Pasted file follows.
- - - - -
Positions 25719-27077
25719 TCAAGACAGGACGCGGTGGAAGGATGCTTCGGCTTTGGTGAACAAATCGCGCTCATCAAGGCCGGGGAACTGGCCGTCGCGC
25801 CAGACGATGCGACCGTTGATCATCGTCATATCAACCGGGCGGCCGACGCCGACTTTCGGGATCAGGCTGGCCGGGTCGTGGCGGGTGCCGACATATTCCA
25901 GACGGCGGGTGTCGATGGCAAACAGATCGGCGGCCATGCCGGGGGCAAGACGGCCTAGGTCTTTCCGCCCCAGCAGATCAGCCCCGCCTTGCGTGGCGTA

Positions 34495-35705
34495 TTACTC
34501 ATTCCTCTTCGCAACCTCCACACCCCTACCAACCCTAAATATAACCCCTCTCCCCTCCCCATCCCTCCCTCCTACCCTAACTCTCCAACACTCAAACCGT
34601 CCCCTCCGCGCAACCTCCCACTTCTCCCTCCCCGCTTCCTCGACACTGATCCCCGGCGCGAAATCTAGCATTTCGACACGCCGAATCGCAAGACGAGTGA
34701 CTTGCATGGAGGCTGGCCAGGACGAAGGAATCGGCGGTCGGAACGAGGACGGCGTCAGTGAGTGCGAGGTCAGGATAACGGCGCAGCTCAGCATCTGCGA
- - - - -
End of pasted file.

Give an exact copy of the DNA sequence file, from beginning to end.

Positions 25719-27077
25719 TCAAGACAGGACGCGGTGGAAGGATGCTTCGGCTTTGGTGAACAAATCGCGCTCATCAAGGCCGGGGAACTGGCCGTCGCGC
25801 CAGACGATGCGACCGTTGATCATCGTCATATCAACCGGGCGGCCGACGCCGACTTTCGGGATCAGGCTGGCCGGGTCGTGGCGGGTGCCGACATATTCCA
25901 GACGGCGGGTGTCGATGGCAAACAGATCGGCGGCCATGCCGGGGGCAAGACGGCCTAGGTCTTTCCGCCCCAGCAGATCAGCCCCGCCTTGCGTGGCGTA

Positions 34495-35705
34495 TTACTC
34501 ATTCCTCTTCGCAACCTCCACACCCCTACCAACCCTAAATATAACCCCTCTCCCCTCCCCATCCCTCCCTCCTACCCTAACTCTCCAACACTCAAACCGT
34601 CCCCTCCGCGCAACCTCCCACTTCTCCCTCCCCGCTTCCTCGACACTGATCCCCGGCGCGAAATCTAGCATTTCGACACGCCGAATCGCAAGACGAGTGA
34701 CTTGCATGGAGGCTGGCCAGGACGAAGGAATCGGCGGTCGGAACGAGGACGGCGTCAGTGAGTGCGAGGTCAGGATAACGGCGCAGCTCAGCATCTGCGA